Surfers Against Sewage (SAS) unveiled the ten worst offenders when it comes to packaging pollution on British beaches.
Recently, the environmental organization held the biggest spring beach cleanup of its history. Around 45,000 people participated in the event.
But they didn't just tidy up Britain's beaches and surf spots. Everyone involved carefully categorized and counted up exactly what they found.
Surfers Against Sewage then analyzed all the data and identified 2019's worst parent companies for packaging pollution on UK beaches.
They are as follows:
1. Coca-Cola (15.5%)
2. Pepsico (10.3%)
3. Mondelez International (6.8%)
4. McDonald's (5.9%)
5. Nestlé (5.5%)
6. Suntory (4.7%)
7. Mars (4.0%)
8. Anheuser-Busch InBev (3.8%)
9. Haribo (3.7%)
10. Heineken International (2.9%)
Other Companies: 36.9%
No Time to Lose
"It's time to fight the corporations. They're making huge profits from cheap throwaway packaging while turtles, seals, whales, and birds pay the price," notes Ben Hewitt, director of campaigns and projects at SAS.
"Right now, the government is considering new legislation that would force companies to take responsibility for the damage they do with throwaway packaging."
"We've sent them a detailed report with the evidence from the Big Beach Clean - now we need everyone to help spread the word that these companies need to clean up their act," adds Hewitt.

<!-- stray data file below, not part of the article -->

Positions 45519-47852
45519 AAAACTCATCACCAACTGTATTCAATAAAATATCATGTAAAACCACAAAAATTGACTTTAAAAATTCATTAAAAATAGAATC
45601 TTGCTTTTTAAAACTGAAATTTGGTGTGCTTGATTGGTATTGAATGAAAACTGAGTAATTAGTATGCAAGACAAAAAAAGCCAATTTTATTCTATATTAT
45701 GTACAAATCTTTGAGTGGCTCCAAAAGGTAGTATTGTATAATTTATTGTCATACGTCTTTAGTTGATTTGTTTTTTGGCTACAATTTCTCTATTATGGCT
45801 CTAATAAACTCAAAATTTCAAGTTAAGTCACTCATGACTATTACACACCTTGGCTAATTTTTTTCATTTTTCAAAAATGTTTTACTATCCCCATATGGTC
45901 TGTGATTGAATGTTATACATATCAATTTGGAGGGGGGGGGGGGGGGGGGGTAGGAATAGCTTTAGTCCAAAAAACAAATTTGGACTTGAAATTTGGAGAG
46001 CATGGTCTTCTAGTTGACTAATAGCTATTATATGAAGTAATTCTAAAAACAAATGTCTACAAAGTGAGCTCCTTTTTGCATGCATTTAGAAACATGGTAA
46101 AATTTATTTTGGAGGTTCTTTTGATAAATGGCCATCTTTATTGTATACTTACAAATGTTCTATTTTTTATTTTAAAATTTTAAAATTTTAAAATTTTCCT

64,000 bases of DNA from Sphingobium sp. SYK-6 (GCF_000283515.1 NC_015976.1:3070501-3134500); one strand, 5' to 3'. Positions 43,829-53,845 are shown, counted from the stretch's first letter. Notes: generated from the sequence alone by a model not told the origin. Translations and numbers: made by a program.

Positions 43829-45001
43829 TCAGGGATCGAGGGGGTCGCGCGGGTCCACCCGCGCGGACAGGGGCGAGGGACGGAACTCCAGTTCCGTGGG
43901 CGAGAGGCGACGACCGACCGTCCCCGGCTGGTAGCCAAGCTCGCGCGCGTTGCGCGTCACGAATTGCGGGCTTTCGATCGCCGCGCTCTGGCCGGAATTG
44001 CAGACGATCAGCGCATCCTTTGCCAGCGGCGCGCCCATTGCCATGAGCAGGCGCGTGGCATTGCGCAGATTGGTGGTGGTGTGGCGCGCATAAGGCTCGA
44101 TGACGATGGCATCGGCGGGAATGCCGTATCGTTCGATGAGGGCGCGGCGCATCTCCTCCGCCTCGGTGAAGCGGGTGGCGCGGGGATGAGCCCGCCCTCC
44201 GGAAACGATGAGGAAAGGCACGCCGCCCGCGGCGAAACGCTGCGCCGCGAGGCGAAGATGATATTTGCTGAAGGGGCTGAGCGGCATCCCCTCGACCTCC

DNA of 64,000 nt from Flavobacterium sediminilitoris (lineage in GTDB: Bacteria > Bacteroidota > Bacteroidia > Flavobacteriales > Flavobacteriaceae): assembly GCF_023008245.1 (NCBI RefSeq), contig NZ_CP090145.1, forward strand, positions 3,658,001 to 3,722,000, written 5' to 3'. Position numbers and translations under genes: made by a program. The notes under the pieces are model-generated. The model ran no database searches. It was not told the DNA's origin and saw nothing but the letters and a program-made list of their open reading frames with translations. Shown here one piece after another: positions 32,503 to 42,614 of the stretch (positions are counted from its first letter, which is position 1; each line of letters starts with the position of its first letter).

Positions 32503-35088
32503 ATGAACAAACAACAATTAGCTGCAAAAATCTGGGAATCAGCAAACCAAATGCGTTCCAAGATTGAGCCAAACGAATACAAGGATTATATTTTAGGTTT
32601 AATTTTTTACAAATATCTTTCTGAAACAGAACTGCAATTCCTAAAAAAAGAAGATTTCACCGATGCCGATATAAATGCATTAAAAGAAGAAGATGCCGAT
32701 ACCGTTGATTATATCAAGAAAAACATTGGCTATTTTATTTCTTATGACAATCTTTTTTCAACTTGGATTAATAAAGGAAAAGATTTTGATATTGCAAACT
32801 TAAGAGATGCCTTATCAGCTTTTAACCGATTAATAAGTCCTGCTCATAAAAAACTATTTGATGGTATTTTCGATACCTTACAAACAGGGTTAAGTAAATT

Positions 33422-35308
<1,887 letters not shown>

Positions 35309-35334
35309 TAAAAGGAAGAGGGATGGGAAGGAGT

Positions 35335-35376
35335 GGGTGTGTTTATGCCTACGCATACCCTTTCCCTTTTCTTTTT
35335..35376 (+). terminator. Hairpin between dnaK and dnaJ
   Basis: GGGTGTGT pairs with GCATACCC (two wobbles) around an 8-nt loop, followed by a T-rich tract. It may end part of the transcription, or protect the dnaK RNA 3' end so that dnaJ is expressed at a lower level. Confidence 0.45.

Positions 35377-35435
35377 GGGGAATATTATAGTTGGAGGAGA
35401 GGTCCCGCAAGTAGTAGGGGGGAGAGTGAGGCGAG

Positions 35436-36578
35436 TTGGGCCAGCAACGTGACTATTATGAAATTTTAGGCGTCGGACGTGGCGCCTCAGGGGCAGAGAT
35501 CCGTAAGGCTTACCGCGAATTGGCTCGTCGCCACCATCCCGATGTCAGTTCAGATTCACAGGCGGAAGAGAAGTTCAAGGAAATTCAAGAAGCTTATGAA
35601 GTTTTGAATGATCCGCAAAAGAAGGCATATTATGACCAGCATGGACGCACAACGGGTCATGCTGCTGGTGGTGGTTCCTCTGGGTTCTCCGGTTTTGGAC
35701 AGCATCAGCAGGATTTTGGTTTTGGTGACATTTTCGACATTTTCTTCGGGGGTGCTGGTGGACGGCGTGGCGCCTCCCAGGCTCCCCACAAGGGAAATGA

Earlier this month, Surfers Against Sewage released a short film - "The Creature" - designed to inspire more people to join the #GenerationSea movement.
SAS is urging the national authorities and British Prime Minister, Theresa May, to put an end to the plastic catastrophe that is taking place around the nation's coastline.
"More than a quarter of a million people have watched 'The Creature.' It has been shared with more than five million people on social media, and the number of signatures on our petition to the government has nearly doubled!" concludes Ben Hewitt
"Behind every name is an individual with skills and ideas to build this movement and help turn the tide for ocean life."